I saw the sign. It opened up my eyes. I saw the sign.
Life is demanding without understanding.
I recently came across the Accessible Icon Project and an article written by Sara Hendren, an artist and activist from Harvard’s Graduate School of Design. Hendren describes how for years she had collected alternative designs to the standard blue and white stickman with wheels we all know for designating ‘handicapped’ spots in parking lots. That symbol is the International Symbol of Access (ISA) and has become ubiquitous across the American public landscape at least since the Americans with Disabilities Act was signed into law in 1990.
Over time, Hendren collected a few alternative versions that had what she called ‘more design integrity’ and was frustrated that these variations were so rare. For her, the presence of alternative designs helped draw her attention to the docile, passive, and decidedly inactive person represented in the ISA symbol. By writing about these issues for her blog, Hendren eventually teamed up with Brian Glenney, a philosophy professor at nearby Gordon College. Glenney had maintained an interest in how developments in assistive technologies do not necessarily indicate a greater acceptance of AT users in the broader public arena.
Hendren and Glenney conspired to wage a grassroots street art campaign to get questions related to physical access into the public consciousness. The local art campaign was an example of design activism—a form of activism that uses symbols, artifacts, or media to create questions, proposals, and provocations. The goal is to further the question rather than to fix the problem. However, the groundswell of support and interest from more pragmatically minded advocates and collaborators pushed their street art project into a much more official standing.
Hendren and Glenney worked together with other activists in the Boston area and eventually developed a clear sticker that could be laid over existing parking signs. They first wanted to cover the old images completely but realized that when they did so, people did not recognize the change. The new image was not itself remarkably different enough to notice. They eventually settled on the clear back and orange sticker that could be laid over the ISA to show the juxtaposition.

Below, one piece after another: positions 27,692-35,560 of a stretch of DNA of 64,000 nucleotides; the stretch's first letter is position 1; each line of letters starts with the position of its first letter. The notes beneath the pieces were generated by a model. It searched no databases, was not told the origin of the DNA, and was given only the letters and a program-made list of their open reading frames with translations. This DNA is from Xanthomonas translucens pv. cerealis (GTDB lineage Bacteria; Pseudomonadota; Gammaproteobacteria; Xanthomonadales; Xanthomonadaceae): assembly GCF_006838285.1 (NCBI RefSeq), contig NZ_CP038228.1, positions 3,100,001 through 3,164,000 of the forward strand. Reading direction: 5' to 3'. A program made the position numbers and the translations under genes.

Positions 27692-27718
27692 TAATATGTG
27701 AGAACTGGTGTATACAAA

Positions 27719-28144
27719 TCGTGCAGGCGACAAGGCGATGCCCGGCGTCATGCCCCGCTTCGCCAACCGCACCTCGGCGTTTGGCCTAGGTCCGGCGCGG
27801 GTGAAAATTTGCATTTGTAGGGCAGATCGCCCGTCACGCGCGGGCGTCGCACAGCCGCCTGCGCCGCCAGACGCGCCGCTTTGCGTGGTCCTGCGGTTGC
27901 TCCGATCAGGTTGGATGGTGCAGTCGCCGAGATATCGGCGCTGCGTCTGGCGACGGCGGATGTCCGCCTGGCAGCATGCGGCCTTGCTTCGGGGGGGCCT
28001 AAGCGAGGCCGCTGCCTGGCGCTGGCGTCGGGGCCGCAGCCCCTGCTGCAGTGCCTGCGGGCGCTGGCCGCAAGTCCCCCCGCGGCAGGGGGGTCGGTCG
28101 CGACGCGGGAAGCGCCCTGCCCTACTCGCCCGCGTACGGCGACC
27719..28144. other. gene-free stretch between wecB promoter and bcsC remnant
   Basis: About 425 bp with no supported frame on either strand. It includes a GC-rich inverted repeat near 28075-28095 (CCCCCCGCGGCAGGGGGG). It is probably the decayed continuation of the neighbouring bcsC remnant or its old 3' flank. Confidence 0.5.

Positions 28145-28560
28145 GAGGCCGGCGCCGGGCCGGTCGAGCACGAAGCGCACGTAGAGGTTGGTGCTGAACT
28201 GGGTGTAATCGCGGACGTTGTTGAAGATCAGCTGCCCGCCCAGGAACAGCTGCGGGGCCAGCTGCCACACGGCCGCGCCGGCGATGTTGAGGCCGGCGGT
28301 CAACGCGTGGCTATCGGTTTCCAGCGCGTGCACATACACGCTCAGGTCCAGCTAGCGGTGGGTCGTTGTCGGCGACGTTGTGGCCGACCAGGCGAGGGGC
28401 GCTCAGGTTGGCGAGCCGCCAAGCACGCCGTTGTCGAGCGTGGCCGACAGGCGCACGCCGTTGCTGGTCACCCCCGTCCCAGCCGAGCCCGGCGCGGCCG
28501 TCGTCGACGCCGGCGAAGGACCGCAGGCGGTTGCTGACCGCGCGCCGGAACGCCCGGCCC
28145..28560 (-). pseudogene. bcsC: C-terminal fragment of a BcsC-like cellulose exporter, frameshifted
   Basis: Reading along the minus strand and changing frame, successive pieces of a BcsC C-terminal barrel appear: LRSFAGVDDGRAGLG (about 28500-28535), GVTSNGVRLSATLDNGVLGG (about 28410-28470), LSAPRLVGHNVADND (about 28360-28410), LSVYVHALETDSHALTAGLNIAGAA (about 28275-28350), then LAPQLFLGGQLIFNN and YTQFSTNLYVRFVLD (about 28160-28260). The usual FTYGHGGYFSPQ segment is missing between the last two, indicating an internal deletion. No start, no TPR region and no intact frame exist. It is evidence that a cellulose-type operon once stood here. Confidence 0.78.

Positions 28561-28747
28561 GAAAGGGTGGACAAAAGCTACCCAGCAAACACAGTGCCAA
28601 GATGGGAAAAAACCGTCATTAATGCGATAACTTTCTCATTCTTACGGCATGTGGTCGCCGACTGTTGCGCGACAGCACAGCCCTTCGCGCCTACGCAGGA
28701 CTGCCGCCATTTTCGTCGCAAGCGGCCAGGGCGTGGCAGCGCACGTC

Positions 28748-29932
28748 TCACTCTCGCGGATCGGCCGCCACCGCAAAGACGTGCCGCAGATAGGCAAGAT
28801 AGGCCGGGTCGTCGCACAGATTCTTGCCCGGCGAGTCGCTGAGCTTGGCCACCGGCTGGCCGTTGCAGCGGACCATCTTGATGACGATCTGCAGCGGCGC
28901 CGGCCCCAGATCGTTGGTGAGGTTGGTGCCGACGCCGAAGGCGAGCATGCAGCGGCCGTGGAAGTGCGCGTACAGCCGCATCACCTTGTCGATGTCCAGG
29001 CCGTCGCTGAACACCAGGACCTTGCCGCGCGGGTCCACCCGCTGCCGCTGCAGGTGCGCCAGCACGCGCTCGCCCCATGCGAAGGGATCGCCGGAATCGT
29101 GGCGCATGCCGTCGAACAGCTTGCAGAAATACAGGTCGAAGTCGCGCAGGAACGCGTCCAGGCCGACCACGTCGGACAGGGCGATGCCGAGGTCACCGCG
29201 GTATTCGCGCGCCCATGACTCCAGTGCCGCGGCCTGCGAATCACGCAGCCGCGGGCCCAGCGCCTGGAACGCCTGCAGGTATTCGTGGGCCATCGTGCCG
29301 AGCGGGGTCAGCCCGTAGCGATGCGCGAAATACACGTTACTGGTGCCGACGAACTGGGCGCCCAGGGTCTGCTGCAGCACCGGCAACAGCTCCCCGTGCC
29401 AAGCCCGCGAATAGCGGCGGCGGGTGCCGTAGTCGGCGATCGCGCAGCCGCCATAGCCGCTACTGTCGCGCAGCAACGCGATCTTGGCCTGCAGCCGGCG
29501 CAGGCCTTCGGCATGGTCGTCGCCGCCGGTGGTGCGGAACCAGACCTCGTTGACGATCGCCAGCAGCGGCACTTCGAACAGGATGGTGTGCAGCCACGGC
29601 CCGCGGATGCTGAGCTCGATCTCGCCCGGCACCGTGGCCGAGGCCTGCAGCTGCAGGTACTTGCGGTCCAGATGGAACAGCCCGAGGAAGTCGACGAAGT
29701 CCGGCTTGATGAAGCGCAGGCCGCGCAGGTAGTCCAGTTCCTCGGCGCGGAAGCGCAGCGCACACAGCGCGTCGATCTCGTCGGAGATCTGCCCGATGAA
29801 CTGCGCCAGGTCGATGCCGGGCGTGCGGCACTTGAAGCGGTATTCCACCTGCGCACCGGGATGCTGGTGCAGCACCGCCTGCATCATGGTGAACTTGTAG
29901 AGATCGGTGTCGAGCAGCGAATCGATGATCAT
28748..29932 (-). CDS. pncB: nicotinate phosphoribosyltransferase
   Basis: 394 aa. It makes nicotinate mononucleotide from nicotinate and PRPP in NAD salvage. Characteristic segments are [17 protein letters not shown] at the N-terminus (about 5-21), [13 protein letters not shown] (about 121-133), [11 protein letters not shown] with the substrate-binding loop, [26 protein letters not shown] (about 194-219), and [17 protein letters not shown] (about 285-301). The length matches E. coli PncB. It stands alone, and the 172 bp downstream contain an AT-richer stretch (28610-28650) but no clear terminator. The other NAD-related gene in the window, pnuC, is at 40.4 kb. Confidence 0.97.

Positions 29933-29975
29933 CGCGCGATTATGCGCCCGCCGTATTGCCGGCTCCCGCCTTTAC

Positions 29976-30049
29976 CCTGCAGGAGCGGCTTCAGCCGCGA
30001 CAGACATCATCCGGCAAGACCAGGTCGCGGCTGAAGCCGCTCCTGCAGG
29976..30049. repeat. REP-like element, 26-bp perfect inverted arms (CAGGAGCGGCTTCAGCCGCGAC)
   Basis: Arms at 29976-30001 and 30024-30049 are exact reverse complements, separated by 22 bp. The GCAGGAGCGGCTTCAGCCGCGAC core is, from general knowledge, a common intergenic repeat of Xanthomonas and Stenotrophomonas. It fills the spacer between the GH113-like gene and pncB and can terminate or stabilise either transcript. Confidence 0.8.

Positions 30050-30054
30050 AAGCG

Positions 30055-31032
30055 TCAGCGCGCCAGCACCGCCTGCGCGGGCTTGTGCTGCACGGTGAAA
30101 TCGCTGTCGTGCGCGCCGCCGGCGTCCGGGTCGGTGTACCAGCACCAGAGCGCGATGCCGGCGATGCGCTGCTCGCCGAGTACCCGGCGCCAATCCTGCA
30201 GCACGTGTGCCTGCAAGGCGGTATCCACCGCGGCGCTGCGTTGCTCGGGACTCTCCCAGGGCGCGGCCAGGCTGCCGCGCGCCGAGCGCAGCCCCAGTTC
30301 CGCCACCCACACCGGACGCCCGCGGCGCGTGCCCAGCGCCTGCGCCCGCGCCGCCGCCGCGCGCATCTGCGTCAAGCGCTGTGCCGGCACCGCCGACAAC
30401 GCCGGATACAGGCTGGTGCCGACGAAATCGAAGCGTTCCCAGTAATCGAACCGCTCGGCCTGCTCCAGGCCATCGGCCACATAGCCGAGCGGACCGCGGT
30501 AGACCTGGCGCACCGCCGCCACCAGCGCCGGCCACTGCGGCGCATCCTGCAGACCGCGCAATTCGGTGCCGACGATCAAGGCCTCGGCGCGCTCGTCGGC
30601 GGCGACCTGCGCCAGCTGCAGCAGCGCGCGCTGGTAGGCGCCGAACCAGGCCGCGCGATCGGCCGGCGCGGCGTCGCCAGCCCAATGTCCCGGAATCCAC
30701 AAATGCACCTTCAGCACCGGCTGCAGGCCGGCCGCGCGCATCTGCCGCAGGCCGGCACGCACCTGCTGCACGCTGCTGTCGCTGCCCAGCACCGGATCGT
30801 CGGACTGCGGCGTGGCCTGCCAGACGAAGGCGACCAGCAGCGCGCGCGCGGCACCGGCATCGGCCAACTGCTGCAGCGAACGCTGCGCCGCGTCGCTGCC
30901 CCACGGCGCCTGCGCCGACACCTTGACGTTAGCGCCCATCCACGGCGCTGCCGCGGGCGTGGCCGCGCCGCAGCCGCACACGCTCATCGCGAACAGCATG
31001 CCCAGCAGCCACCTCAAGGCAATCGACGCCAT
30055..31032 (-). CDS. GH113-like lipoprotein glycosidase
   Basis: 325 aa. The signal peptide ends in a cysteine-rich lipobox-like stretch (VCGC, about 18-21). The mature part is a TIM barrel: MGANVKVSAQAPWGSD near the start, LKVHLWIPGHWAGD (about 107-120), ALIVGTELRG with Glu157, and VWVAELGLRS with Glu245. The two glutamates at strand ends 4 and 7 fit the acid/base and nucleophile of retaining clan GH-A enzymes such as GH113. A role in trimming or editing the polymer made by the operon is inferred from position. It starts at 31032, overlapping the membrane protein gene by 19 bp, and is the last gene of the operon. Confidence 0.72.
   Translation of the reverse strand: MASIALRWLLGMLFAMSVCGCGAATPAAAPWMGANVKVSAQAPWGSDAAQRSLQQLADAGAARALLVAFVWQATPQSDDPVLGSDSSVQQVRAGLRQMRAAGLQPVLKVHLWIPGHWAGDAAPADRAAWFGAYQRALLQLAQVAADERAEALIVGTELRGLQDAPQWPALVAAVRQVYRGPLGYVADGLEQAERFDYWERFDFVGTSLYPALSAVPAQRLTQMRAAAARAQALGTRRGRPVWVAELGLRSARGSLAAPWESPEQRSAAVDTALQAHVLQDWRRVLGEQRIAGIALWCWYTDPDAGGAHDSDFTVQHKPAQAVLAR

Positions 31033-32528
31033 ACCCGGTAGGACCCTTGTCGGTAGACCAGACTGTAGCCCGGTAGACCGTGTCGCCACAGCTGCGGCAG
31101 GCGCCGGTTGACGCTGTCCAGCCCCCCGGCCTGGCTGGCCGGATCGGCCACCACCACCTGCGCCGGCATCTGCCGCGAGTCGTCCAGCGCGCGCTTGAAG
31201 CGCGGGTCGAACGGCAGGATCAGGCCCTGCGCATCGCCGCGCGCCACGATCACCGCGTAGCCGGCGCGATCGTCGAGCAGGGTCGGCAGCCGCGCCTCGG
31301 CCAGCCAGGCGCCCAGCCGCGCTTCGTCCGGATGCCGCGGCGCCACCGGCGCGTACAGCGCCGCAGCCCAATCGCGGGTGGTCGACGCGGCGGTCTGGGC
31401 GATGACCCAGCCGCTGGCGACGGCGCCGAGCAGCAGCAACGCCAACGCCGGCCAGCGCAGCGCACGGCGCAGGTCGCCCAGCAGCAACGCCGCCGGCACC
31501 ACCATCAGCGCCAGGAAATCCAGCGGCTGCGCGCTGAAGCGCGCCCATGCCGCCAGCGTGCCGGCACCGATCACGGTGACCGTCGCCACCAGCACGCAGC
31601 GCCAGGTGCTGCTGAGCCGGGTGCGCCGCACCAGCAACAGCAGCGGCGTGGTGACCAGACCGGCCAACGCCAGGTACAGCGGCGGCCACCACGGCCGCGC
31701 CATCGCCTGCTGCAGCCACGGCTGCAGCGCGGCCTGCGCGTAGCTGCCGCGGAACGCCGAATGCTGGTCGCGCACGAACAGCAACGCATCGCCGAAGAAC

The clear backed sticker helped make people who generally do not consider people with disabilities to question why there were two symbols. The public nature of the campaign also brought in curiosity from journalists who helped some self-advocates get their opinions and experiences into the public arena.
The stream of support developed into a bona fide social design project: The Accessible Icon Project. From their website:
“The icon is genuinely global now: in hundreds of cities and towns, at private and public organizations, used by governments and by individual citizens. We never, not in a million years, would have anticipated its growth when we first started.”
It began as street art but then developed into a standard graphic design project. After gaining notoriety for the activism and raising the question, Hendren and Glenney were faced with varied international groups who wanted to use the icon. With the help of graphic designer Tim Ferguson-Sauder, they now have their icon in the public domain and readily available for any organization/school/company that wants to use it. It is the current design choice for several towns and cities (most notably New York City), universities, and is on display at the New York Museum of Modern Art (MoMA). The modified symbol also has a section on the ISA’s Wikipedia page.